This open panel is hosted by the Activating Arctic Heritage project.
Great Power Engagement in the North Atlantic, 1700s till the Present Day: International Systemic Drivers and Network Path-Dependencies
The Kingdom of Denmark is divided between the Continental European Denmark, historically in a German sphere of influence, and the North Atlantic, historically in an Anglo-American sphere of influence. Great power conflict and engagement in the North Atlantic has historically and continue to put enormous strain on the cohesion of the Realm. It is therefore important for Denmark, the Faroe Islands and Greenland – as well as third parties – to understand historical and current great power dynamics and engagements in the North Atlantic.
The panels introduce Danish, Faroese and Greenlandic strategic learning from history for policymaking. The North Atlantic has been the object of British and French strategic interests since at least the 1700s showing geostrategic continuity with lessons for today. The Cold War shaped the North Atlantic with a heavy American footprint, but also especially Soviet economic, cultural and political engagement of Iceland and the Faroe Islands. Cold War networks continue to influence Russian and Chinese relations with Iceland as the hub of the North Atlantic. Russia remains economically engaged especially in North Atlantic marine economy. China is rapidly developing its political, scientific, economic and technological engagement. Great power engagement and competition in these very small or microstate polities is linked to individuals and individual projects.
Does (de)securitization dynamics take particular forms when unfolding in or relating to the Arctic? And, within this region, do (de)securitization dynamics unfold in particular ways in the distinct post-colonial setting of the Danish Realm, with its peculiar constellation of sovereignty, identity, temporality, guilt etc.? Since its initial formulations as part of what has come to be known as 'the Copenhagen School' of security studies, Securitization Theory has been criticized, developed and applied across most regions of the worlds and across sectors. Recently, a cottage industry of 'Arctic securitization studies' have sprung up as part of increased attention in the International Relations discipline towards the Arctic. A few attempts have even been made to nail down the specificity of the Arctic region in terms of securitization. In parallel, quite a few case studies - coming out of Copenhagen - have applied aspects and variations of securitization theory in analyses of distinct episodes of international relations pivoting around Greenland - on the background of decades of slow motion decolonization in the shadow of superpower politics. Two panels discuss pre-circulated full draft chapters for a planned (English language) edited volume and articles for a (Danish language) special issue of Økonomi & Politik, which will, first, draw disparate case studies together to give a full picture of the security dynamics framing Greenland; second, characterize the specificity of security in the 'Danish' Arctic; and, third, possibly think through how these peculiarities make us think differently about the Copenhagen School.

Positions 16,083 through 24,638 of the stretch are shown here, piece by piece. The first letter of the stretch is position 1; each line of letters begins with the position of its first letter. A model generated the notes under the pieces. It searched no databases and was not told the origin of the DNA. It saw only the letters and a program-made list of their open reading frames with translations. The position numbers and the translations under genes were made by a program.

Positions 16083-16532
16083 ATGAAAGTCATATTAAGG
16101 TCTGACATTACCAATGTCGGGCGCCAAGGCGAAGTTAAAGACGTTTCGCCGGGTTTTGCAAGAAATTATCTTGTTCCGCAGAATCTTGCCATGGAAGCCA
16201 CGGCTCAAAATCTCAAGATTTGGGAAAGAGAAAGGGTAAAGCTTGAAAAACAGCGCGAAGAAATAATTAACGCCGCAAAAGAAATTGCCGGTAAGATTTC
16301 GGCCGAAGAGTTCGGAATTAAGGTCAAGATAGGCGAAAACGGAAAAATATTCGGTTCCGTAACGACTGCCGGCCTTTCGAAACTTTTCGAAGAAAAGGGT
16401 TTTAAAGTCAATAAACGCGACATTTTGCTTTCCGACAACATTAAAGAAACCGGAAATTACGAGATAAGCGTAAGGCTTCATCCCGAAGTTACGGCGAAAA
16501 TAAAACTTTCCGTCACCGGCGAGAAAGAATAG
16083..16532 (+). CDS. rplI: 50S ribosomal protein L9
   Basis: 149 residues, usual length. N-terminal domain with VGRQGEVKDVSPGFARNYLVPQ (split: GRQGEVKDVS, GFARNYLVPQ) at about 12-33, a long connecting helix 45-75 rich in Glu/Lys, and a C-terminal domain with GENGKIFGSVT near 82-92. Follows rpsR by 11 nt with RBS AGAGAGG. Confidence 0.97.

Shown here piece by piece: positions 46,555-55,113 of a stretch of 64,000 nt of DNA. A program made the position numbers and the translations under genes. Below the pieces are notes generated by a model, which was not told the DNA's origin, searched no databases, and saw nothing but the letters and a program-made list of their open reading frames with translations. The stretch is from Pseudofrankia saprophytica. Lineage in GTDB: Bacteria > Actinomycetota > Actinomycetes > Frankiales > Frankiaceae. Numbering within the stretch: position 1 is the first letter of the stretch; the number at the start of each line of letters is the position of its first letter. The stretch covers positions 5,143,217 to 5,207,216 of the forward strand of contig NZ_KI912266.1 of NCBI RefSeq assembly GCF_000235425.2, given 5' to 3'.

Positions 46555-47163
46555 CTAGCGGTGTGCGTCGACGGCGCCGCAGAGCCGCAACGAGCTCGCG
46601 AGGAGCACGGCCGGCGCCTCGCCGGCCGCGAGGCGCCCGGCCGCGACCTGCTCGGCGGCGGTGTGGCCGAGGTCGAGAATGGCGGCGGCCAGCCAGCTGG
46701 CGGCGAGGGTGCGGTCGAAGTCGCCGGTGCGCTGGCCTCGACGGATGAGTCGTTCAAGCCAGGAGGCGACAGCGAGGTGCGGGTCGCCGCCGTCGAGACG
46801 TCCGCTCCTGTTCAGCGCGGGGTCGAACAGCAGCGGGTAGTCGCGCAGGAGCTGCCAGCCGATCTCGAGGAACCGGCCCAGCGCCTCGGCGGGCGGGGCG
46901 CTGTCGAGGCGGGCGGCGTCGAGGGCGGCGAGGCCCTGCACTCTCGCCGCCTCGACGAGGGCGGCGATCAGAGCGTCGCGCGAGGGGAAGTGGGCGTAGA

Greenland Exhibited and Collected: Museums and the Mediation of Colonial Knowledge
Greenland’s visual and material culture face formidable challenges in the twenty-first- century museum. Haunted by the specter of ethnographic authenticity, Greenlandic objects have been collected, promoted, and exhibited as “artifact” more often than “art”. Still today, the country’s expressive culture remains scattered across disparate museums, archives, and private collections in multiple countries. As museums across the Global North wrestle with the colonial origins of their collections more publicly than ever before, it is indubitably urgent to redress the current state of collections of Greenlandic art and visual culture. This panel seeks to intervene into this discussion by sparking critical dialogue and debate surrounding the pasts, presents, and futures of Greenlandic material culture—by Inuit as well as non-Inuit makers—in museum settings. We invite papers in a range of formats, from traditional paper presentations to artistic interventions that may address the following questions:
- How have museum collections functioned as repositories of colonial knowledge regarding Greenland?
- What collection or exhibition practices shaped or continue to shape ideas of Greenlandic art and culture?
- What conditions or problems characterize the current status of Greenlandic material culture in museums?